Hopefully you have stored your seedlings in the best possible way to ensure they are happy. Having raised a young plant from a seed, usually indoors or in a controlled environment, sooner or later the time comes to transfer your seedling to the soil. Several different factors can mean the difference between a successful planting and a failure.
Plant on an overcast day
While this may be counter-intuitive for some, transferring your seedling to the ground on a beautiful, clear day can create problems. It’s not the sunlight that harms the plant; as you may know, plants need sunlight to thrive. Instead, it’s the temperature extremes that can damage your seedling. When the day is cloudy, there’s less of a difference between the daytime and nighttime temperatures the new seedling will experience.
It may not seem like much of a difference to you, but to your young plant, that small difference can be life-threatening. Also, choose a time when the high and low temperature is closer together; the smaller the difference between the two, the better the chance that your seedling will thrive.
Protect your seedlings from the elements
While a healthy plant can withstand the wind, your seedling hasn’t had a chance to experience it before planting. Having been raised in a protected environment, your plant hasn’t “toughened up” yet. If you can’t avoid planting your seedlings on a windy day, set up some sort of windbreak to protect the plants until they can find their footing. West Coast Seeds gives a great overview on how to protect your seedlings.
Don’t let your seedlings drown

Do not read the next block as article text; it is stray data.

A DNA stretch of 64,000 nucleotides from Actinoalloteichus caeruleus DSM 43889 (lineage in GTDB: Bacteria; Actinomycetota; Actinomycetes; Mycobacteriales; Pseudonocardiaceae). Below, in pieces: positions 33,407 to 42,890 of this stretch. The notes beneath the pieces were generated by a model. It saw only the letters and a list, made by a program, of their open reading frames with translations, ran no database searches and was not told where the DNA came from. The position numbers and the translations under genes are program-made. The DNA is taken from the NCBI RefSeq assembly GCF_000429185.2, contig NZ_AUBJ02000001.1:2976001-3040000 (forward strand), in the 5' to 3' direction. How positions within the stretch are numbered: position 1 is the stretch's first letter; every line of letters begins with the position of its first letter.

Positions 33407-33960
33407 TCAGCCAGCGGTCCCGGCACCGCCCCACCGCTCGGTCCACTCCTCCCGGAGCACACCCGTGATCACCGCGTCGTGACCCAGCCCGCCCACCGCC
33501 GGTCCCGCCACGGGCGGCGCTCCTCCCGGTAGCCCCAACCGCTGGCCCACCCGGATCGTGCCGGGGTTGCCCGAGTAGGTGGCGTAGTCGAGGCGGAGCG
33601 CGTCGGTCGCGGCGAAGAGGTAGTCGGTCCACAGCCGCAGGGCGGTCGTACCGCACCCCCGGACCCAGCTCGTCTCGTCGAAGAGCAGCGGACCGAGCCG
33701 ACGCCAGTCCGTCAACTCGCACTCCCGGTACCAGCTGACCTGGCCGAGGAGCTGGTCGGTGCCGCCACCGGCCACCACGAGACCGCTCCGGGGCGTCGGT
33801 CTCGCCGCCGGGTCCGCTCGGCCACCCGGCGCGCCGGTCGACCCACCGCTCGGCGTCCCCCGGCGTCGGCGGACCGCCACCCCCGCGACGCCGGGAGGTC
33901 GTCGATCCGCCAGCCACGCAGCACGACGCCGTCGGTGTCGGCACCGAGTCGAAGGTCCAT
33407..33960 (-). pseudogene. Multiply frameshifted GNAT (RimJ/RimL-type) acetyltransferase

While plants need water to grow, if the ground is too wet, your seedlings can drown if planted there. An excess of water in the soil can prevent your plants from getting air to their roots and cool the soil to a level that’s too low to allow your seedlings to thrive. If the ground is soaked, wait a day or two for things to dry out before planting.
Lions and tigers and birds, oh my!
Okay, while lions and tigers may not pose a threat to your seedlings once they’re transplanted to the soil outside, birds and other pests can do serious damage to a young plant in their search for food. There are some natural ways to deter pests from your seedlings. While a more mature plant could survive the attention of these creatures with little problem, a freshly transplanted seedling needs time to establish itself without interference. Protect your plants from pests to help them survive. You could try bird netting or other methods. For some ideas click here.
Keep an eye on them
While you may be tempted by a perfect day for planting, don’t use that day to transplant seedlings to their new home outdoors if you’re not going to be able to pay attention to them for the next few days. Everything from water levels to insects can quickly bring a newly-planted seedling to the point of dying; keeping an eye on new plants is the only way to do all you can to help them grow into the plants they can be.
If you transplant your seedlings, no matter when you choose, don’t be alarmed if it takes a week or two for them to start to show growth. The shock of being moved from their cozy home into the great outdoors will most likely suffer a setback of seven to fourteen days until regular growth resumes. For more information on helping your seedlings Grow Organic has some good tips.
For many young people, it’s a shock when they finally leave the nest and strike out on their own in the world, and plants are no exception. They need a watchful eye, a little help to get started, and most importantly, the right timing for the move to make sure they have the best chance possible to not only survive but thrive.